Check where the speakers are
Before finding the perfect spot at a venue, attendees should look where the speakers are located. Since most venues place the speakers at the front, it is best to enjoy the show near the back of the crowd to reduce hearing damage. If attendees need to be in front, they should try arriving early and pick out a spot that is in between the venue’s speakers.
Use quality earplugs
Ear protectors, such as earmuffs or earplugs, are a simple way to give the ears a break from loud music. However, cheap earplugs can decrease the music quality, so attendees may want to splurge on higher-quality earplugs. These types of earplugs may cost more, but they reduce background noise so it’s easier to hear the music and lower the decibel level.
Give the ears a break
Live performances that are held outdoors are significantly better for the ears since the noise isn’t as highly concentrated as it is at an indoor venue. Whenever possible, attendees should focus on attending outdoor performances instead of indoor ones. However, when an indoor performance can’t be missed, it’s a good idea to step outside regularly and give the ears about 10 minutes to recover.
Thursday, August 24, 2017
Based in Calgary, Adam Drybrough serves as a consultant for startups, retailers, and corporate brands. Adam Drybrough focuses on digital marketing and growth hacking strategies to improve customer conversion and retention. One of the oldest growth hacking strategies that companies can use is called website scraping, which is essentially gathering large amounts of data by copying it from other sites.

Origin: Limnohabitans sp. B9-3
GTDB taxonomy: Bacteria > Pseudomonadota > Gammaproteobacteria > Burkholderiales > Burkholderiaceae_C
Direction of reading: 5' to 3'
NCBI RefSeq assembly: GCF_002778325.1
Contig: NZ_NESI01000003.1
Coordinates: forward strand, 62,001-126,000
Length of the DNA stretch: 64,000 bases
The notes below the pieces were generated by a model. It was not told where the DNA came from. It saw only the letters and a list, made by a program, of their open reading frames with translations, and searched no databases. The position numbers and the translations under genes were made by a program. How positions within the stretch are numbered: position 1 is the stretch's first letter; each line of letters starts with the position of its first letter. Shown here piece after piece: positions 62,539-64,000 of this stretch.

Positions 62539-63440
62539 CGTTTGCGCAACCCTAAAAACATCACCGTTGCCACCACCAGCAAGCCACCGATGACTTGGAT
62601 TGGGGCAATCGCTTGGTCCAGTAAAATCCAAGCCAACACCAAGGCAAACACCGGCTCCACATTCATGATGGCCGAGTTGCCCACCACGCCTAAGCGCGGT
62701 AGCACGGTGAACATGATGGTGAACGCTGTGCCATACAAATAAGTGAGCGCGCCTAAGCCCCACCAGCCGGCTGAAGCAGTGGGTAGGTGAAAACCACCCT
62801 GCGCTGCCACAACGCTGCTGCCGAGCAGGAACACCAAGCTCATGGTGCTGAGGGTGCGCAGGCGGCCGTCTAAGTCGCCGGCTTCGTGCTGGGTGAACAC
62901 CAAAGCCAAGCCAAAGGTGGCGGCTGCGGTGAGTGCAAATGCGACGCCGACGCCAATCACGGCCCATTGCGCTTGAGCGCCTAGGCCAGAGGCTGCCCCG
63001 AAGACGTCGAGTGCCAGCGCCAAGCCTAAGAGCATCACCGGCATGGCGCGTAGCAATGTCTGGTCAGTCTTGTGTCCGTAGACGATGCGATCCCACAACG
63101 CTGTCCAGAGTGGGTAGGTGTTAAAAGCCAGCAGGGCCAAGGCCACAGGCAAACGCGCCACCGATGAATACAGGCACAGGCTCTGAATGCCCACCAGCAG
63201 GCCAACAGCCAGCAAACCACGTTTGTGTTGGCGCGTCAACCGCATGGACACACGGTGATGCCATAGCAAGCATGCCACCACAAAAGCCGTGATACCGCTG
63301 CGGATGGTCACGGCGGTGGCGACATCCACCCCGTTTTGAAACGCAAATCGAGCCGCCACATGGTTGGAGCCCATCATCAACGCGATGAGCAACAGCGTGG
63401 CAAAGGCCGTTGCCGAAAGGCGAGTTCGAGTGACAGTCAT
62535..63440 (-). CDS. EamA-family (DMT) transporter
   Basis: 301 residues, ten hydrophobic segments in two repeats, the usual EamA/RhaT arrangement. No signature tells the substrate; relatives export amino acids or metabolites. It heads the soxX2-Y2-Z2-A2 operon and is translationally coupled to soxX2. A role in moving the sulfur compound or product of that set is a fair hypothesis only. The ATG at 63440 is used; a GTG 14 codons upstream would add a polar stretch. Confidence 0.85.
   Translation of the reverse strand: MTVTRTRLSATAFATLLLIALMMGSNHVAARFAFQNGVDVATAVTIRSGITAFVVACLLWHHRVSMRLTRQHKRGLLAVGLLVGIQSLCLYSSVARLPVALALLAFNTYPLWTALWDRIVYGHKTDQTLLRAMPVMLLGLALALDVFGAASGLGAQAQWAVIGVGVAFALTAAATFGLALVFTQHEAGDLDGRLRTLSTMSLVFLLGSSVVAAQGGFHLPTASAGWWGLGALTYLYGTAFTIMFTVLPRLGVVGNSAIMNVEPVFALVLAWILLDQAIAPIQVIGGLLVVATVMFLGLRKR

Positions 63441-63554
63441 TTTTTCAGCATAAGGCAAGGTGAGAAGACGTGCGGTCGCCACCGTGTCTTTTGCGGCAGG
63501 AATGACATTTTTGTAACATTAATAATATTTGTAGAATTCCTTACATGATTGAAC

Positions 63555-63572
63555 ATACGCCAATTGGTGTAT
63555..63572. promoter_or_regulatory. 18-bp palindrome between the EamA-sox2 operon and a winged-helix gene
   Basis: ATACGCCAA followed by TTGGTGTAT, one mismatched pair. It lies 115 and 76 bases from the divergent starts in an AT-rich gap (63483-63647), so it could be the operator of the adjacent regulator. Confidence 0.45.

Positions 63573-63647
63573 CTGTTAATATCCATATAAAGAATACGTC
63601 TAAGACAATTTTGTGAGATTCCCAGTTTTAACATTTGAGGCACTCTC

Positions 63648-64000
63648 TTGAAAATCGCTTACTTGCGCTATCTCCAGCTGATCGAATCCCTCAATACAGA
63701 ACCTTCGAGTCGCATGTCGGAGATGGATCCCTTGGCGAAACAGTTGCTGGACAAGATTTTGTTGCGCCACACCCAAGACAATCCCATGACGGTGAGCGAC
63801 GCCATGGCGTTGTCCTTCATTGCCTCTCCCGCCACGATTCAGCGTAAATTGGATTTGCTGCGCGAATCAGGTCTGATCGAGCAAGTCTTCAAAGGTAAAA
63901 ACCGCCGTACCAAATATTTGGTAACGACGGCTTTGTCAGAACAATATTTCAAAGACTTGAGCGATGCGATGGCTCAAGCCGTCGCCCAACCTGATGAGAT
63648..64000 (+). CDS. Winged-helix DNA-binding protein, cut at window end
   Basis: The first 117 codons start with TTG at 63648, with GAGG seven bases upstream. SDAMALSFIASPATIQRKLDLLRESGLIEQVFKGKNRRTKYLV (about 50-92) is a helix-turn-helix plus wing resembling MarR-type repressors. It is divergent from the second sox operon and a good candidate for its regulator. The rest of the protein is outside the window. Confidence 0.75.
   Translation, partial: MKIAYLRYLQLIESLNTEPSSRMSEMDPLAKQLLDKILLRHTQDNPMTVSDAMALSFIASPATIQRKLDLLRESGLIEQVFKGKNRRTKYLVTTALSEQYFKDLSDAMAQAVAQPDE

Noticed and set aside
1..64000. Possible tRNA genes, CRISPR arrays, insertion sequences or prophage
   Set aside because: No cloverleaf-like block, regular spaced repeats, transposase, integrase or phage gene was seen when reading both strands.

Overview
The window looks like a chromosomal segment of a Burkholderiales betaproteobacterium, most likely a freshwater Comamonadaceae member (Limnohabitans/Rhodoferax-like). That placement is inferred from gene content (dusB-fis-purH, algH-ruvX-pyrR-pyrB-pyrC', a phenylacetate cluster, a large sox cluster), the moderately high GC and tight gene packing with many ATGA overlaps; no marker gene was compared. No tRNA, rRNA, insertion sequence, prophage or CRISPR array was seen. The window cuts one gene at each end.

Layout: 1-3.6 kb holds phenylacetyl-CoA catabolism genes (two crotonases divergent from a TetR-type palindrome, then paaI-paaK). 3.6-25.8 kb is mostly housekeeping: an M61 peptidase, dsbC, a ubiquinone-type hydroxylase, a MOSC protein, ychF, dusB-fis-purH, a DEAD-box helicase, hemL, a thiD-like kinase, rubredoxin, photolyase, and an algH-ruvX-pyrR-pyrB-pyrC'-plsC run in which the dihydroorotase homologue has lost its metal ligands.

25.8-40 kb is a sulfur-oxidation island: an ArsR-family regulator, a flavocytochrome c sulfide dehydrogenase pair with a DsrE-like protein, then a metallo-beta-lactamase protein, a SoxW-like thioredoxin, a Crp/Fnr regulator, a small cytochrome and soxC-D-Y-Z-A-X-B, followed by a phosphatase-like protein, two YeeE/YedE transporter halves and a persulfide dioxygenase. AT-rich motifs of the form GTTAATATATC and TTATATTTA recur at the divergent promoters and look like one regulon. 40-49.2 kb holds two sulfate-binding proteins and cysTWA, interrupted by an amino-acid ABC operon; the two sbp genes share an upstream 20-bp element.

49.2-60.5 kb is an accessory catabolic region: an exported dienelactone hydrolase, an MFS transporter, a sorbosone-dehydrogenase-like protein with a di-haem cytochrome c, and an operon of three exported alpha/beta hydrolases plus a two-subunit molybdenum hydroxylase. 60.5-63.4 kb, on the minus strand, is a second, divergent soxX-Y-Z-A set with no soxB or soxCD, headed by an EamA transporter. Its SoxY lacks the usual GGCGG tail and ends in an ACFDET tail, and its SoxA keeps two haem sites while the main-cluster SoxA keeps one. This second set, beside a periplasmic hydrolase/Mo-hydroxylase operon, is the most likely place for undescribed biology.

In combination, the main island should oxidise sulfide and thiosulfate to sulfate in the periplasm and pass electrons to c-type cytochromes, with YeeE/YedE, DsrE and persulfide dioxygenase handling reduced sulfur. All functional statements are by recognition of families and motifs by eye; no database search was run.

Data can drive growth, but website scraping involves time--by way of manually copying and pasting data--or programming skill. Programmers can create a robot.txt file that instructs web crawlers to look for specific information. However, individuals who are not great programmers can still engage in painless website scraping with the products that have become available in recent years.
One platform that individuals can use is Parsehub, which helps marketers extract data from any webpage. Import.io is another popular program. Companies not currently engaged in data scraping should look at these and other options to figure out what would save them the ideal amount of time and money while still providing valuable data for fine-tuning marketing initiatives.
Working as a self-employed consultant, Adam Drybrough creates growth hacking and digital marketing strategies for a number of businesses ...
Adam Drybrough, a self-employed business and government relations consultant in Canada, spent several years participating in ice skating ...
Adam Drybrough serves as a self-employed digital and business strategy consultant in Calgary. A former competitive figure skater, Adam Dr...
A self-employed business consultant in Calgary, Adam Drybrough helps corporate, retail, and startup brands improve lead generation and re...